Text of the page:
In my workshops, I teach people to start their presentation by answering the audience’s question as soon as possible. Executives don’t like to waste time; they want to get right to the point. So don’t “build up” to your point – start with it.
But in a recent workshop, someone asked an interesting question: what if the news is bad? What if the project is behind schedule? The sales promotion is a flop? We didn’t hit our quarterly numbers? Do you start a presentation with the bad news?
The rule of thumb is to never lead with bad news. It damages your credibility. Your manager’s logical question may be “what needs my attention?” but their emotional question is “please tell me things are under control. I’m already fighting too many fires. Please tell me you’ve got this one covered.”
One common approach is called the “sandwich” approach. You sandwich the bad news between two fluffy buns of good news.
Example 1. The project is behind schedule in Europe but on schedule in North America. Using the sandwich approach, you say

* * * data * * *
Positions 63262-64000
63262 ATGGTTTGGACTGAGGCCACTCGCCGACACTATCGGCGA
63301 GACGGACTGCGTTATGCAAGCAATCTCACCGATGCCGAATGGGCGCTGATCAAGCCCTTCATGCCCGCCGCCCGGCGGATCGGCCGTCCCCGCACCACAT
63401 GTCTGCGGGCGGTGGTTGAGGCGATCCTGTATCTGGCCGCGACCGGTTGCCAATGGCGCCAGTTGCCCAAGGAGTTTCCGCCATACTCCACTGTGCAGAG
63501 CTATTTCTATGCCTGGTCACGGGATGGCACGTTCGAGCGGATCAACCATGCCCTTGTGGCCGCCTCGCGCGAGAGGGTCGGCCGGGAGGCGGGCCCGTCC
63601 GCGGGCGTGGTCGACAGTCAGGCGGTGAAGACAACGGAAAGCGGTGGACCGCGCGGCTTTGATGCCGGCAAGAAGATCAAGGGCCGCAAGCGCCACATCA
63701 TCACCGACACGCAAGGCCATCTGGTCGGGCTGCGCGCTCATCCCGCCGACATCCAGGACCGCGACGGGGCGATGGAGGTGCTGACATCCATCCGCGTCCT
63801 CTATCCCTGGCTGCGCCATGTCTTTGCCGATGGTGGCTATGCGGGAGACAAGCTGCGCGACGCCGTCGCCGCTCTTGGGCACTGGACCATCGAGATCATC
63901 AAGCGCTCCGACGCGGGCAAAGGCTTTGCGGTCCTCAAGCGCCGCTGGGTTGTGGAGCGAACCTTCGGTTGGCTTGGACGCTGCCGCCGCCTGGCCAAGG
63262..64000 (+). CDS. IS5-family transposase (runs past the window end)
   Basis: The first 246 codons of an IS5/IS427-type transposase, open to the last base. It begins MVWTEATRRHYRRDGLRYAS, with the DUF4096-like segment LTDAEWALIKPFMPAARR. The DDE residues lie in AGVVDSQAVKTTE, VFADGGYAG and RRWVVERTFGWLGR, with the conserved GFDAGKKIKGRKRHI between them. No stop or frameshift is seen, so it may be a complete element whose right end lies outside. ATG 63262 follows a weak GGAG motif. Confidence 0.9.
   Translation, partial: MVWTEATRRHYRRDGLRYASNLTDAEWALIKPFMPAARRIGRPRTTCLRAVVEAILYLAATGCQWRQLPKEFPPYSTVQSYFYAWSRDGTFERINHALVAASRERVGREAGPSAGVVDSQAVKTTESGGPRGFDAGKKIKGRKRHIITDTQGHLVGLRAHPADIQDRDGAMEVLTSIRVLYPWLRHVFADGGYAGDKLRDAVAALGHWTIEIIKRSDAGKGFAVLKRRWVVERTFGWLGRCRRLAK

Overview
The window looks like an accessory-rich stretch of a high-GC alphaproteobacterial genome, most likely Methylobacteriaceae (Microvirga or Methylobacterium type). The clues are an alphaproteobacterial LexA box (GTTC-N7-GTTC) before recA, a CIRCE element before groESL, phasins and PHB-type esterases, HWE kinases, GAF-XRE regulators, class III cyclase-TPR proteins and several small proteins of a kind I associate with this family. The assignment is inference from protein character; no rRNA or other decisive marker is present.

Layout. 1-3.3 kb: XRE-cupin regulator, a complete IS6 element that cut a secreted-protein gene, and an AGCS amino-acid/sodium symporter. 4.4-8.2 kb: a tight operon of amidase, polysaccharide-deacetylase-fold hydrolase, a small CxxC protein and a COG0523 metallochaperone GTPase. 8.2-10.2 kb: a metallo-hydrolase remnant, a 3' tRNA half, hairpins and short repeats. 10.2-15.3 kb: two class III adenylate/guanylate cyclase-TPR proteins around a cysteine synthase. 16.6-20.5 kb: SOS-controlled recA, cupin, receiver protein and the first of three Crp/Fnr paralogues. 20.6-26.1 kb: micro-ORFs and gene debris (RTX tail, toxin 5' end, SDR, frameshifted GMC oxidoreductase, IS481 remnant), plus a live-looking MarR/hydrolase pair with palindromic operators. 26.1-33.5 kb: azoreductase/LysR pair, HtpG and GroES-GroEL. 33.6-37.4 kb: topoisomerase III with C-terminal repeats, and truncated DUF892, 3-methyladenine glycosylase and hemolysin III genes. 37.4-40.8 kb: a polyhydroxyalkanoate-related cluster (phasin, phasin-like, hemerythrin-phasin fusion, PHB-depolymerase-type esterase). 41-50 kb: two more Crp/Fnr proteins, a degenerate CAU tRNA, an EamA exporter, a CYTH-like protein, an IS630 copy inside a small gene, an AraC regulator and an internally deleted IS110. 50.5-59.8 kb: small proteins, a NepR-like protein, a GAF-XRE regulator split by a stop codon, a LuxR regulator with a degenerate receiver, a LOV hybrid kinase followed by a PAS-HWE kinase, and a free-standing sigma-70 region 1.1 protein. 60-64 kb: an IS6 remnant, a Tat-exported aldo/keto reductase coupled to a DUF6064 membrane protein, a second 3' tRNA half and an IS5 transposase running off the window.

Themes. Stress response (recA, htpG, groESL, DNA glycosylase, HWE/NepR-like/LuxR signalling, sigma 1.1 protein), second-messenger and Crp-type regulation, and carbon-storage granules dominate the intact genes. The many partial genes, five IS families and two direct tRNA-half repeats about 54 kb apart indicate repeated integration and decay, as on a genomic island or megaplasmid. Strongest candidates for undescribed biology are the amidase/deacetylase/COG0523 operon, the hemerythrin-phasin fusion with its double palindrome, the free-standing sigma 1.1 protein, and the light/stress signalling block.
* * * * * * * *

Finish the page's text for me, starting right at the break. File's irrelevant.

Good: The project is on track in North America
Bad: The project is behind schedule in Europe
Good: We’re doubling our efforts in Europe and should be back on track by mid-October
Example 2. The 30%-off promotion only resulted in a 10% sales increase. You lost money on the promotion.
Good: We saw a 10% sales increase during the promotion
Bad: Unfortunately, we lost money overall
Good: But we learned our customers are not that price sensitive so are considering testing higher prices next quarter
Example 3. You fell short of your quarterly sales goals
Good: We closed the Costco and American Airlines accounts this quarter, which really helped our sales numbers
Bad: Unfortunately we lost the IBM and Kellogg accounts, so we fell a bit short of our sales targets
Good: Our sales team just got another meeting with the Kellogg people and we still have a shot at closing it next quarter
Leading with the bad news is like throwing a burning pile of newspaper into the audience’s lap. There are times when you need to just be honest and not sugar-coat the truth. But in most common boardroom meetings where there’s a mix of good and bad news, sandwich the bad news between the good news to maintain your executive presence.
About the author: Bruce Gabrielle is author of Speaking PowerPoint: the New Language of Business, showing a 12-step method for creating clearer and more persuasive PowerPoint slides for boardroom presentations. Subscribe to this blog or join my LinkedIn group to get new posts sent to your inbox.